Chapter 14 Summary• Wars of the 16th century pitted Protestants against Catholics. • From 1560 to 1650, wars and economic and social crises plagued Europe.• European monarchs sought economic and political stability through absolutism and the divine right of kings. • The people become concerned with order and power
The French Wars of Religion• Calvinism and Catholicism had become militant (combative) religions by 1560. • Their struggle for converts and against each other was the main cause• The Huguenots were French Protestants influenced by John Calvin. • Huguenots = 7% of the pop. But 50% of nobility, including the house of Bourbon
The French Wars of Religion (cont.)• Townspeople were willing to help nobles weaken the monarchy - became a base of opposition against the Catholic king. • Civil war raged for 30 years until in 1589, Henry of Navarre, leader of the Huguenots, succeeded to the throne as Henry IV.• He issued the Edict of Nantes in 1598. • It recognized Catholicism as France’s official religion, but gave the Huguenots the right to worship
SpainBy the 1500’s Spain had become the first modern European power.Under Queen Isabella and King Ferdinand, Spain had expelled the last of the Muslim rulers.They had financed Columbus’ voyages to the new world.Spain had led the conquest of the Americas
Spain By 1519, Spain was so large and so difficult to rule that King Charles V divided it in half and went off to live in a monastery.
SpainHe gave the Hapsburg empire of central Europe to his brother, Ferdinand.
SpainHe gave Spain, the Netherlands, southern Italy and Spain’s overseas empire to his son Philip.
King Philip of SpainUnder Philip, Spain became the most powerful nation in Europe.Philip reigned as an absolute monarch, a ruler with complete authority over the government and the lives of the people.He believed he ruled due to divine right, authority given him directly from God.
King Philip of SpainFrom Spain he “defended” the Roman Catholic Church against the spread of Protestantism and Islam.He fought the Ottoman Empire to prevent the spread of Islam in the Mediterranean.He fought the English and the Netherlands to prevent the spread of Protestantism in Northern Europe.In 1588, the Spanish Armada was sunk in the English Channel as they tried to invade England.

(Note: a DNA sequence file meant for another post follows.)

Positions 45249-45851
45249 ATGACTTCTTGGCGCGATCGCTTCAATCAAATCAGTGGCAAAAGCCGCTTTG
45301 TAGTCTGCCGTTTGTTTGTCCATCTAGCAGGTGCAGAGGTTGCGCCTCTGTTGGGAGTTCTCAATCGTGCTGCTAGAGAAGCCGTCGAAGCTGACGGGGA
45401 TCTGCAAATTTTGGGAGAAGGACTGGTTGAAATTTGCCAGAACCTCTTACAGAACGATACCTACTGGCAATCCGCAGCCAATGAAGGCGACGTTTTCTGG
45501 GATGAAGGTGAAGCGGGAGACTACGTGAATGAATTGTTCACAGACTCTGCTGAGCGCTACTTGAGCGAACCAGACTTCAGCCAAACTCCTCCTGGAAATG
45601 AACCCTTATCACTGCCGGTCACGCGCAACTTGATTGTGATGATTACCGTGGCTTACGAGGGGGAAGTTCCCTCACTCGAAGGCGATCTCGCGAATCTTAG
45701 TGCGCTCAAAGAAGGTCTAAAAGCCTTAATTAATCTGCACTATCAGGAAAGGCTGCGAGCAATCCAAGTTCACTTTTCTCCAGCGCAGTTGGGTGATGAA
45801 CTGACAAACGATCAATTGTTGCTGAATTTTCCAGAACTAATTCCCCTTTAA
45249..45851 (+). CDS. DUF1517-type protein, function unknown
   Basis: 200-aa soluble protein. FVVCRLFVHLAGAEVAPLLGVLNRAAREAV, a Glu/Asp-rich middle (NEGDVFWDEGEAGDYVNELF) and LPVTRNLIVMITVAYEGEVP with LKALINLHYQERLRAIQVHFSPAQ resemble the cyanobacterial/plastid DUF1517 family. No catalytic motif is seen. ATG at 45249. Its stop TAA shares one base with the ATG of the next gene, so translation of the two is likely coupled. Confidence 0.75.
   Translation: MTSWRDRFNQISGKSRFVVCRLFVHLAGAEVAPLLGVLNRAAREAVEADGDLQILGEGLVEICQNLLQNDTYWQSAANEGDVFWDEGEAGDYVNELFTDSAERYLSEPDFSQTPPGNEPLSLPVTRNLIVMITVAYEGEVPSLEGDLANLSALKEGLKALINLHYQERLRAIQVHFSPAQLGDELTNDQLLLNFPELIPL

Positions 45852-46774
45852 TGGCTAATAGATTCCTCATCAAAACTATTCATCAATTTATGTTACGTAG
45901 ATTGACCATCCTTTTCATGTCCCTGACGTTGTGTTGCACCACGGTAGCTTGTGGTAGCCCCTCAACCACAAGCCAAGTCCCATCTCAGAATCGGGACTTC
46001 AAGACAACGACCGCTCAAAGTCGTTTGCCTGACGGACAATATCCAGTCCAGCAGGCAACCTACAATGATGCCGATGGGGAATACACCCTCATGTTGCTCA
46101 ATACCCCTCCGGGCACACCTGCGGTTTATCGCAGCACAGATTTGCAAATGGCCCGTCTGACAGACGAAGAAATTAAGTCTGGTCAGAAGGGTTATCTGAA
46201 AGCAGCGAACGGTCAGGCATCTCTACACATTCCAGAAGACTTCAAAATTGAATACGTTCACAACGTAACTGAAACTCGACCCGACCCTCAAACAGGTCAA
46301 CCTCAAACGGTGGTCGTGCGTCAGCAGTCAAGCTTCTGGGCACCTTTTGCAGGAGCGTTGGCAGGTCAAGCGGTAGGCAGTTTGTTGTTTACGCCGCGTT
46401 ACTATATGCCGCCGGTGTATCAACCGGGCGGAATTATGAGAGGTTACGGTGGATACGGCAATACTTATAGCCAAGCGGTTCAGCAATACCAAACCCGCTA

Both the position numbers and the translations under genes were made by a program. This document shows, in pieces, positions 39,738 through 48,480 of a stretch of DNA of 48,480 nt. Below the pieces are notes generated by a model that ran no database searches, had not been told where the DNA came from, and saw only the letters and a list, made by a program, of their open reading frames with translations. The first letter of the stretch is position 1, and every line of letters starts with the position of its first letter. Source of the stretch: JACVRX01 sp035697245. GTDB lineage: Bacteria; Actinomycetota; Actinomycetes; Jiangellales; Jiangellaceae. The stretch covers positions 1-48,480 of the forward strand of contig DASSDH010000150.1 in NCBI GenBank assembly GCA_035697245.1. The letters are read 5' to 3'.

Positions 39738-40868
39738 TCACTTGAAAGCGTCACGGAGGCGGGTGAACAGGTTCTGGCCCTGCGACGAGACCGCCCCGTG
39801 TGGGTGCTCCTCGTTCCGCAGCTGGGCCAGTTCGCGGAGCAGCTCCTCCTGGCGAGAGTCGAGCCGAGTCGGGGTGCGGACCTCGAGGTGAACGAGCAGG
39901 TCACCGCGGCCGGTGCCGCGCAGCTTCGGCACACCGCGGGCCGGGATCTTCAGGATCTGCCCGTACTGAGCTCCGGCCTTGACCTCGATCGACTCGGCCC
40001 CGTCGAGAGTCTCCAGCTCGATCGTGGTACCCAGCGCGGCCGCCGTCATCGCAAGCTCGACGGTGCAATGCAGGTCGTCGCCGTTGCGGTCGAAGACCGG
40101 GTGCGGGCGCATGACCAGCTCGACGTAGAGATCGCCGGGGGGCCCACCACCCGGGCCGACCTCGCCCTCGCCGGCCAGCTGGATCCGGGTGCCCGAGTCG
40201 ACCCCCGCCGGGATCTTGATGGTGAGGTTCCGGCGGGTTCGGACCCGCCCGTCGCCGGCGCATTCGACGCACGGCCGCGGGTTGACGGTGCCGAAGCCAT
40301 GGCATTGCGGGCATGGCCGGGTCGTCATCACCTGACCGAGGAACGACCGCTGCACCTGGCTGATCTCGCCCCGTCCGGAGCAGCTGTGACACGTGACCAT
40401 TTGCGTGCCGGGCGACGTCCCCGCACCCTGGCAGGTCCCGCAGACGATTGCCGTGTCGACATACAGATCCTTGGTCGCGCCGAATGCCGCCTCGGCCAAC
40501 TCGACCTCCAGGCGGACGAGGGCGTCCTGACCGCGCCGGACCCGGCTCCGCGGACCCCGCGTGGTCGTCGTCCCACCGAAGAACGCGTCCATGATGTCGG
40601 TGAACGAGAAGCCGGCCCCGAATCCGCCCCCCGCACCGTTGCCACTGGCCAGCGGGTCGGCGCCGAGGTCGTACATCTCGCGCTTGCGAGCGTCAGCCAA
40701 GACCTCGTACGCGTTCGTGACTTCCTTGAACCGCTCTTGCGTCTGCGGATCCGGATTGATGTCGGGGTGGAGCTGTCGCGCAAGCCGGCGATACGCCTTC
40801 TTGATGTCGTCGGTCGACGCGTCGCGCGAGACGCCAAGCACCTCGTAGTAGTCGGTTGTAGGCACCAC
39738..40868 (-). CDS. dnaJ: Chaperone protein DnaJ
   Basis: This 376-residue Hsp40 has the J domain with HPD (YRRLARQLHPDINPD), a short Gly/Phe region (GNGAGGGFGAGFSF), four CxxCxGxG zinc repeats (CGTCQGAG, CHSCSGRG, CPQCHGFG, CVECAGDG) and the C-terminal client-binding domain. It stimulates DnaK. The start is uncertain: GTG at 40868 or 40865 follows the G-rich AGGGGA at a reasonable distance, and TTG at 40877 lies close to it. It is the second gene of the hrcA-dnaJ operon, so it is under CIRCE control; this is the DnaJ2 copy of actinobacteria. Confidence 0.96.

Spain’s siglo de oro or golden century From 1550 to 1650 Spanish artists and writers produced many brilliant works of art. Artists El Greco Diego Velazquez
The economic decline of SpainBy the late 1600’s, France had replacedSpain as the most powerful Europeannation. Lack of leadership Costly foreign wars High taxes to pay for war Expulsion of Protestants, Muslims and Jews
Phillip II and Militant Catholicism• King Philip II of Spain was the greatest supporter of militant Catholicism. • He ruled from 1556 to 1598, period of greatness in Spain.• Strict adherence to Catholicism and support for the monarchy. • Spain - the nation God chose to save Catholic Christianity from the Protestant heretics.
Phillip II and Militant Catholicism (cont.)• Spain was the world’s most populous empire when Philip’s reign ended in 1598. • It seemed a great power, but in reality Philip had bankrupted the country by spending too much on war. • Real power shifted to England.
The England of Elizabeth• Elizabeth Tudor ascended to the throne of England in 1558. • During her reign, this small island became the leader of the Protestant nations and laid the foundation for becoming a world empire.• She tried to keep France and Spain from becoming too powerful by supporting first one and then the other, balancing their power.
The England of Elizabeth (cont.)• In 1588, Spain sent an armada–a fleet of warships–to invade England. • Yet the fleet that sailed had neither the manpower nor the ships to be victorious. • The Spanish fleet was battered in numerous encounters and finally sailed home by a northward route around Scotland and Ireland, where storms sank many ships.